"Animal Tracker," an AR Data Gaphing Tool

I think I'd forgotten to blog about this when it first came out. I remember staying up late at night trying all the options and being surprised by some of the results, talking to my husband about this or that bit of research data and showing him on the graph how different demographics compared to each other on various animal rights issues.

Well, I've finally remembered to share it here. Mark Middleton at Animal Visuals created a graphing tool for the Humane Research Council. The tool lets you visualize data from HRC's Animal Tracker Survey, which is a survey that measures public opinions about animal issues.

Take a look here: http://www.animalvisuals.org/data/animaltracker/

Reading Change of Heart

I am reading Change of Heart: What Psychology Can Teach Us About Spreading Social Change by Nick Cooney. This book promises to change my activism. Here's part of the official book description:
"Scientific research has generated a wealth of information on how people can be persuaded to alter their behaviors, yet this body of knowledge has been largely ignored by those working to improve society. Change of Heart: What Psychology Can Teach Us About Spreading Social Change brings this information to light so that non-profits, community organizers and others can make science-driven decisions in their advocacy work. The book examines over 80 years of empirical research in areas including social psychology, communication studies, diffusion studies, network systems and social marketing, distilling the highlights into easy-to-use advice and serving as a psychology primer for anyone wanting to spread progressive social change."

I expect that much of what I learn from this book will be useful to readers of this blog. Expect to see the review soon.

Is PETA Effective?

PETA is one of the most controversial organizations in existence. People love them, hate them, tolerate them, question them. If nothing else, PETA is effective at getting attention and inspiring debate.

Even in Animal Rights communities, this question comes up over and over again:

Does PETA help or harm the movement?

It’s a difficult question to answer since PETA does so much and is involved in all kinds of campaigns. Moreover, few people or organizations take the time to measure efficacy. But one organization, The Humane Research Council, whose website is Humane Spot dot org, compiles and analyzes all kinds of information relating to effective strategies of the animal movement.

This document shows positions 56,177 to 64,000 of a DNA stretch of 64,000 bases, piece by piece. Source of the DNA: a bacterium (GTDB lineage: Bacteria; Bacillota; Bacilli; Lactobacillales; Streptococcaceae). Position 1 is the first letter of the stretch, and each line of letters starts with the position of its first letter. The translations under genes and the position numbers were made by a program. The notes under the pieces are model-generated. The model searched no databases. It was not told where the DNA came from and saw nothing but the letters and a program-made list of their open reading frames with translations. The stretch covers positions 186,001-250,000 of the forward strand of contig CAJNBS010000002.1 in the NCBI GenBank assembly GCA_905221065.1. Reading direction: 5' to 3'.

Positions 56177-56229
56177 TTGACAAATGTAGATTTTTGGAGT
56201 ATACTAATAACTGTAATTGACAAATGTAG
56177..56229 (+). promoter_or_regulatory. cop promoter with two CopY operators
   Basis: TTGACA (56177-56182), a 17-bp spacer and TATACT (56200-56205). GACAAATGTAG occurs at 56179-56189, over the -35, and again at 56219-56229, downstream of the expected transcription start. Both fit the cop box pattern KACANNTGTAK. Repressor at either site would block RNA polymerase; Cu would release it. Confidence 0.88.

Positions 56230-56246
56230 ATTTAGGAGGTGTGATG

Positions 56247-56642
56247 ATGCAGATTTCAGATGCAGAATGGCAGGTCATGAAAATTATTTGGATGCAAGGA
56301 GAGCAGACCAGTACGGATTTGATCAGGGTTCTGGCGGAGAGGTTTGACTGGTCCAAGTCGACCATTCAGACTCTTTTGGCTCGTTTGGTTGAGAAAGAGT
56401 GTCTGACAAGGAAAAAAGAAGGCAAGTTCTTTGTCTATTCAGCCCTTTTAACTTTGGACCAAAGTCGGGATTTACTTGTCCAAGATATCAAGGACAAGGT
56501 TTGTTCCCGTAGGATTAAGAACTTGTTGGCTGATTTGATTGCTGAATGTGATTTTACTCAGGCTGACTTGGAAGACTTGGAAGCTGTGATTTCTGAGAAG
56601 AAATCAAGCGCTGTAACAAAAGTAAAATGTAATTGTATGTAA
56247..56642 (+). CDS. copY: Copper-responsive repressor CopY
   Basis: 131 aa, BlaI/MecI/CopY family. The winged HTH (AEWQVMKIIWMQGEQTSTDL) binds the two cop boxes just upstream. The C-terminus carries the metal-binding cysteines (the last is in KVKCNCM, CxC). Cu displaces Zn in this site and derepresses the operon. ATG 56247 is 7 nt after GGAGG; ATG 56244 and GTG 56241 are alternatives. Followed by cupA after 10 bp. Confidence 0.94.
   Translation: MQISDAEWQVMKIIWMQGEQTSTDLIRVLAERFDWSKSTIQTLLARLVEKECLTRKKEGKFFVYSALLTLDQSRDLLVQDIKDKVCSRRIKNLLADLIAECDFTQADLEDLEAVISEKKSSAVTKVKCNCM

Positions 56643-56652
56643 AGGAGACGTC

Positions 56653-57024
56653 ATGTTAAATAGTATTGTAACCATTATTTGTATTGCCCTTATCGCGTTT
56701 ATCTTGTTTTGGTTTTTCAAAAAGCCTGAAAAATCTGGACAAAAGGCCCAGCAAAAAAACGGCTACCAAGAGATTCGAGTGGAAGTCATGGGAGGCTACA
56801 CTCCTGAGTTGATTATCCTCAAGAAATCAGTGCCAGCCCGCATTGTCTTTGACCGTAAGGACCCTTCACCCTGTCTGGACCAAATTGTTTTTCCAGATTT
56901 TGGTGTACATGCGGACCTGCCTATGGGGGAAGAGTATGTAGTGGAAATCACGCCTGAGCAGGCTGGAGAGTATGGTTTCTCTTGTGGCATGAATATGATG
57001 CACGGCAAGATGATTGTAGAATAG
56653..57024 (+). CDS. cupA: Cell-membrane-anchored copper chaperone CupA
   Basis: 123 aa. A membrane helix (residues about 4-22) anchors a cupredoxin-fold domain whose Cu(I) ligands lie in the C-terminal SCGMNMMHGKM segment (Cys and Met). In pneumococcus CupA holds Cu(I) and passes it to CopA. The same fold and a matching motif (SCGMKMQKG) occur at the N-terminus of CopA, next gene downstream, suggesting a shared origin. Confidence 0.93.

In their own words,

The Humane Research Council empowers fellow animal advocates with access to the research, analysis, strategies, and messages that maximize their effectiveness to reduce animal suffering.

When it comes to PETA’s efficacy, The Humane Research Council has some information that can help us answer the question above. There are two studies that indicate PETA is effective, at least in some areas.

Take a look:

1. “The U.S. Pork Checkoff (managed by the National Pork Board) conducted four focus groups of children ages 9 to 14 throughout the United States and surveyed an additional 350 children online. More than half of those surveyed had heard of “animal rights” organizations and almost one fourth of these children reported that these organizations have impacted their meat consumption in some way. There was low awareness of PETA among the children, but it had a high impact on their meat consumption. One-third of respondents had heard of or visited the PETA website, petakids.com; of those who were familiar with PETA, one-third had seen a video about animal care or meat consumption. 53% said the web site/video impacted their meat eating habits.” (source)

2. “[Another] study examined the impact of a graphic animal rights campaign launched by People for the Ethical Treatment of Animals (PETA) against alleged abuses on a corporate farm. It considered the impact of the campaign upon the credibility of the target of the campaign as well as the producer of the campaign.
Results indicated that PETA’s attack message against abuses at corporate pig farms was effective in eroding the credibility of the corporate food-industry raising animals for consumption. At the same time, PETA’s credibility rose overall after participants viewed the PETA attack message.” (source)

(Emphasis added)

Neither of those studies indicates that the other PETA programs are effective. It’s even possible that certain campaigns are counter-productive. But the evidence against PETA – on the basis of ineffectiveness – simply doesn’t exist yet. So be wary of “experts” who claim that PETA “doesn’t work” or is “counter-productive.” They are likely basing their opinions on personal bias rather than actual science.


Originally posted at Vegan Soapbox.